# US Housing Starts: January 2016 Preview

Housing starts are expected to total 1.157 million units (seasonally adjusted annual rate) in tomorrow’s January update, according to The Capital Spectator’s average point forecast of several econometric estimates. The projection represents a modest increase over the previous month’s level of residential construction activity.

Meanwhile, the Capital Spectator’s average forecast is below three estimates based on recent surveys of economists. Note, however, that all the forecasts anticipate that the year-over-year trend for housing construction will continue rising at a healthy pace.

Here’s a closer look at the numbers, followed by brief definitions of the methodologies behind The Capital Spectator’s forecasts that are used to calculate the average estimate:

VAR-3: A vector autoregression model that analyzes three economic series to project housing starts: new home sales, newly issued permits for residential construction, and the monthly supply of homes for sale. VAR analyzes the interdependent relationships of these series with housing starts through history. The forecasts are run in R using the “vars” package.

ARIMA: An autoregressive integrated moving average model that analyzes the historical record of housing starts in R via the “forecast” package.

ES: An exponential smoothing model that analyzes the historical record of housing starts in R via the “forecast” package.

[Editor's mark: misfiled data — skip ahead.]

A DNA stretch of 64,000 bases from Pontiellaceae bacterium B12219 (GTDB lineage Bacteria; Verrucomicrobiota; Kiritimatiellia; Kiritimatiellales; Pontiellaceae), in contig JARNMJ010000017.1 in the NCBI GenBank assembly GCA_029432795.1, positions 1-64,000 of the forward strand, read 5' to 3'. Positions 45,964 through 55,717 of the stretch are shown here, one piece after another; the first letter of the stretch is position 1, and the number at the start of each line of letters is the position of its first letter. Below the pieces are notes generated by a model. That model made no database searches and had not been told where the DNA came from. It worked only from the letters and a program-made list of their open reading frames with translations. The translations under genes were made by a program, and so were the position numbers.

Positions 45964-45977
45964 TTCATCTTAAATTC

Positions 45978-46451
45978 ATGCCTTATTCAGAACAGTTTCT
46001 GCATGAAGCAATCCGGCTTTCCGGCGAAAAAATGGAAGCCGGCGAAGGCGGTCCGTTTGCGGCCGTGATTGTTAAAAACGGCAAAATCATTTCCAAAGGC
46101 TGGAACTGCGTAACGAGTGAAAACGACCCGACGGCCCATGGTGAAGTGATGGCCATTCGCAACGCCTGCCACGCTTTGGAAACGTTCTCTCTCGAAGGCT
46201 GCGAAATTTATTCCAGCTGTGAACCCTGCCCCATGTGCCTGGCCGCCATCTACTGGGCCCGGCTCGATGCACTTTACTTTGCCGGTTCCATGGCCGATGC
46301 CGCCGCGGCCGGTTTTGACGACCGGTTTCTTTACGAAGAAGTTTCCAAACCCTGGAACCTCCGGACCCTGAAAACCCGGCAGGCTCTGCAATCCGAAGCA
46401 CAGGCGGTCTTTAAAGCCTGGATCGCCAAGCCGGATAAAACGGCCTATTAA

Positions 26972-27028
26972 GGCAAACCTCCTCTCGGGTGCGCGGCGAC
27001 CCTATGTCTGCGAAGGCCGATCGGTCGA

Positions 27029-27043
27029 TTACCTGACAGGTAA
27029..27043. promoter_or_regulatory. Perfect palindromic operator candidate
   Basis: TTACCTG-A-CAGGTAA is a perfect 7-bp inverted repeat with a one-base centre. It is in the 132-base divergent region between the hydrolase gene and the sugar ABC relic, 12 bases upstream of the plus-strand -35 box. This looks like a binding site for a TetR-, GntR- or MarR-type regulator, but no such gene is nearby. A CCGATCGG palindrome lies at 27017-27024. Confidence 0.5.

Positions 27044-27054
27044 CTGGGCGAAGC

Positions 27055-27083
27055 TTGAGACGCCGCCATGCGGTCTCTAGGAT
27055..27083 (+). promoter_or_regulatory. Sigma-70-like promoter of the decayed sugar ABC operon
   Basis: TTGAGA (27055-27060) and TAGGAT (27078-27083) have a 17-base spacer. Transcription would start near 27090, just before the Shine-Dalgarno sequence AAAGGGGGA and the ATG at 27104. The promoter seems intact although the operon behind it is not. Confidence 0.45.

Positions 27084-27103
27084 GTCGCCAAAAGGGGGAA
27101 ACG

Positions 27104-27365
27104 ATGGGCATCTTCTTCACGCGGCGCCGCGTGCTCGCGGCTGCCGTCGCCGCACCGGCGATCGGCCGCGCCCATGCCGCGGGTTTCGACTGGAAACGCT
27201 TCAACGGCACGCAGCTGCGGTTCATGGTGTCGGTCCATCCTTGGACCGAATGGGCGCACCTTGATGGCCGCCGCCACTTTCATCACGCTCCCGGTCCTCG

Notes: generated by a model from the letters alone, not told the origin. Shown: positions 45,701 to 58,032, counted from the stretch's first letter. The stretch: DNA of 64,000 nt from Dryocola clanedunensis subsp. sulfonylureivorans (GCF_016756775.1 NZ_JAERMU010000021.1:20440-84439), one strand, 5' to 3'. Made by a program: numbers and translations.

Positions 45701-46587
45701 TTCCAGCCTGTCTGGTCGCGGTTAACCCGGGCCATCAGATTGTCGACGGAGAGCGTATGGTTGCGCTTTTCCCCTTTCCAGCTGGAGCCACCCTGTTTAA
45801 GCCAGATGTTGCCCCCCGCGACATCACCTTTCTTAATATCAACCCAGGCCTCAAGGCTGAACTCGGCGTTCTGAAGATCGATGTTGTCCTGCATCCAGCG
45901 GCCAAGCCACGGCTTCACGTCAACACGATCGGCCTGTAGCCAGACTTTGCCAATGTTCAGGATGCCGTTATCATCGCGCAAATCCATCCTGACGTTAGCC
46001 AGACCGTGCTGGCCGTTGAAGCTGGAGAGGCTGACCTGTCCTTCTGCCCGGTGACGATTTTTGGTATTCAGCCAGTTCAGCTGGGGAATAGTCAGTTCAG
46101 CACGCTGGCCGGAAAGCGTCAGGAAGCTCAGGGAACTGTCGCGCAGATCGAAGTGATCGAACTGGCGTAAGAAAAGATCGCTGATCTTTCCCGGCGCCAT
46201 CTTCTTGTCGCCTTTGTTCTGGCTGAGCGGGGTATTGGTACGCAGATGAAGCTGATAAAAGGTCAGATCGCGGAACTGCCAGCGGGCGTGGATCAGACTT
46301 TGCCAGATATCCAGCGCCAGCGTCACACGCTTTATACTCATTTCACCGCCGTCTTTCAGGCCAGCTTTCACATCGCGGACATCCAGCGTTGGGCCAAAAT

R-1: A linear regression model that analyzes the NAHB Housing Market Index in context with housing starts. The historical relationship between the data sets is applied to the more recently updated NAHB Housing Market Index to project housing starts. The computations are run in R.

TRI: A model that’s based on combining point forecasts, along with the upper and lower prediction intervals (at the 95% confidence level), via a technique known as triangular distributions. The basic procedure: 1) run a Monte Carlo simulation on the combined forecasts and generate 1 million data points on each forecast series to estimate a triangular distribution; 2) take random samples from each of the simulated data sets and use the expected value with the highest frequency as the prediction. The forecast combinations are drawn from the following projections: Econoday.com’s consensus forecast data and the predictions generated by the models above (VAR-3, ARIMA, ES and R-1). The forecasts are run in R with the “triangle” package.